The game started with the 2 royalist horse units being on patrol which can come on the table after turn 2. You can see them right at the top right of the picture below. Meanwhile they had 3 units in the center of the table in defense of the ruins where the prisoners were secured. My forces were spread out with my cavalry on either wing and in the center the pikemen and shot facing the ruins which held the prisoner.As the attacker I had first move and successfully moved most of my troops forward – first the Pikemen and then the horse. My first shot was by the musket unit at the raw royalists waiting for us in the woods. This was a great roll by me and I managed to kill a figure on them. The raw troops did not like that and failed their morale check! They retreated out of the woods and so cleared the way for my advance. A set of rolls which very early affected the game in a material way – as now that blocking Royalist unit was removed, for now at least.In the Royalist first turn the wavering raw shot failed to rally and so continued to move back, losing another figure – which meant we could remove a base. This failure did not end the Royalist turn though. The Royalist Forlorn hope moved into the corn field for protection (we had agreed terrain impacts before the game and that was difficult going – limiting viability to 3″). The Royalist troops defending the prisoners in the building failed to shoot – which ended the Royalist turn.
The next turn saw my troops advance again and I even rolled two double 6’s for an activation! The resulting bonus of the first one allowed my shot in the forest to make a second move – which was very fortuitous for them. It allowed them to get through the woods in two turns of movement. The second double 6 allowed me the bonus of giving a unit back it’s first salvo bonus. So the unit of shot which had driven the raw Royalist’s out of the woods gained in first fire bonus back. Those guys were real marksmen is seems!

In the Royalist turn the wavering shot finally rallied. By now they were nearly behind the ruins. The other royalists took pot shots but really had little effect on the jubilant Parliamentary troops. Parliaments forces were on a mission of saving the prisoners and felt no fear at this point.

On my left flank the Royalist Forlorn hope in the fields faced my trotters and a firefight was attempted. It did turn out that way though because during the game went on these troops would fail more attempts to shot each other than succeed. These are not a priority for either of us so tended to only get an attempted activation if everything else we wanted to do had been done. Obviously, the corn fields made visibility to get a good shot off difficult for both sides without some command focus.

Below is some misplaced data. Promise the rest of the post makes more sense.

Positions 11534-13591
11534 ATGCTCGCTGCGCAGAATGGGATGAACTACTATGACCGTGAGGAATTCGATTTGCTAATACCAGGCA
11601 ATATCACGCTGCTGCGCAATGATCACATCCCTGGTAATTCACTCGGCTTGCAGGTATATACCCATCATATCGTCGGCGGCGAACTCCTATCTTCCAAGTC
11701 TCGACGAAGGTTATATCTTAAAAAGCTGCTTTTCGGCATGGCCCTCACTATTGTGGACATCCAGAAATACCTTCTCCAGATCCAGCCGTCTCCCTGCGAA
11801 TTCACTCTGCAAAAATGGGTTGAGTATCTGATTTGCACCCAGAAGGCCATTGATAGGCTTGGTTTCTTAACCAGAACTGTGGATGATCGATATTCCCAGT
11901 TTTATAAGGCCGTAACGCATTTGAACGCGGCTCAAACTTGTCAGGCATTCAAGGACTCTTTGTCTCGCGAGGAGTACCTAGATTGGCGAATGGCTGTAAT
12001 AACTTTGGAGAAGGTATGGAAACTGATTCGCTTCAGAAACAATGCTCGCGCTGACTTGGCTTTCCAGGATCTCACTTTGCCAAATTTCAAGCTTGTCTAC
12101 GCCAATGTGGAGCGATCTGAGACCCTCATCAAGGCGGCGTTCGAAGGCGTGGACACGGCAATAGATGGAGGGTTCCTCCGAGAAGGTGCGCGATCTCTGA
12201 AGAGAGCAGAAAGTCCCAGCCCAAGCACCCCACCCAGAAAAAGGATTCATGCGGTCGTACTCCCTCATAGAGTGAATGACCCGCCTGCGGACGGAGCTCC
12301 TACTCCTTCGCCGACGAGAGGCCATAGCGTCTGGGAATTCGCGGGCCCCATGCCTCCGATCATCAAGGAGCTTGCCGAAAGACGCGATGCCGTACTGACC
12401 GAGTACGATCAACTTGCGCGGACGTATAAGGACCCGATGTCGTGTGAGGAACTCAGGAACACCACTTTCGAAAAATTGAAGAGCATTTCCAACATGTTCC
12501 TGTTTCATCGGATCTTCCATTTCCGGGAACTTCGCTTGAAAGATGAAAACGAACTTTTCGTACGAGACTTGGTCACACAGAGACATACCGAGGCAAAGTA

My next turn though started with disaster. I rolled double 1 for a command roll, followed by another 1! This meant I had to remove one of my units from the game – they having been ordered away from my command! I decided to lose one of the shot units which was in the woods. That felt the easiest one to deal with. So suddenly, I was down a unit and things were not looking so great.

In the next couple of turns I managed to even up this loss by the shooting the previously damaged Royalist raw shot enough that they failed a morale check thus routing and running for the hills. Obviously not their day today. My shot had stayed in the woods and the bonus of that cover plus poor Royalist attack rolls meant they had so far escaped any casualties. Meanwhile the Royalist cavalry patrol had entered the table and those 2 really powerful units were closing on the center of the table.

With the damaged Royalists unit gone my units in the centre could support the Pikemen who had continued to move up. This was not seamless though and the Royalist defenders were causing damage to the Pikemen. Even though they had taken a couple of casualties from the Royalist shot in the ruins they assaulted the building. They were not successful though and were repulsed with more casualties.

As mentioned the Forlorn hope had a hard time getting the 7+ to shoot for a couple of turns. Then they rolled a double 1 command roll and the ‘negative effect’ they got made them waiver. This not only ended the Royalist turn but also again saved my trotters from damage. I rarely got to active my trotters though as they were not a priority – getting the Royalist shot out from around the ruins was. So in the end these two units did not have much of a role to play till close to the end if the game.

So you can see the state of the game at this point below. The Royalist elite horse have come up to the rescue and are close to impacting the Parliamentarians. Meanwhile the pikemen have again bounced from the assault on the ruins once already. I had a shot unit really ‘in reserve’ and still under used. The next couple of turns looked to really decide the game. Would I be able to break the deadlock of the fight in the ruins and hold off and defeat those hard charging elite horsemen coming into the battle.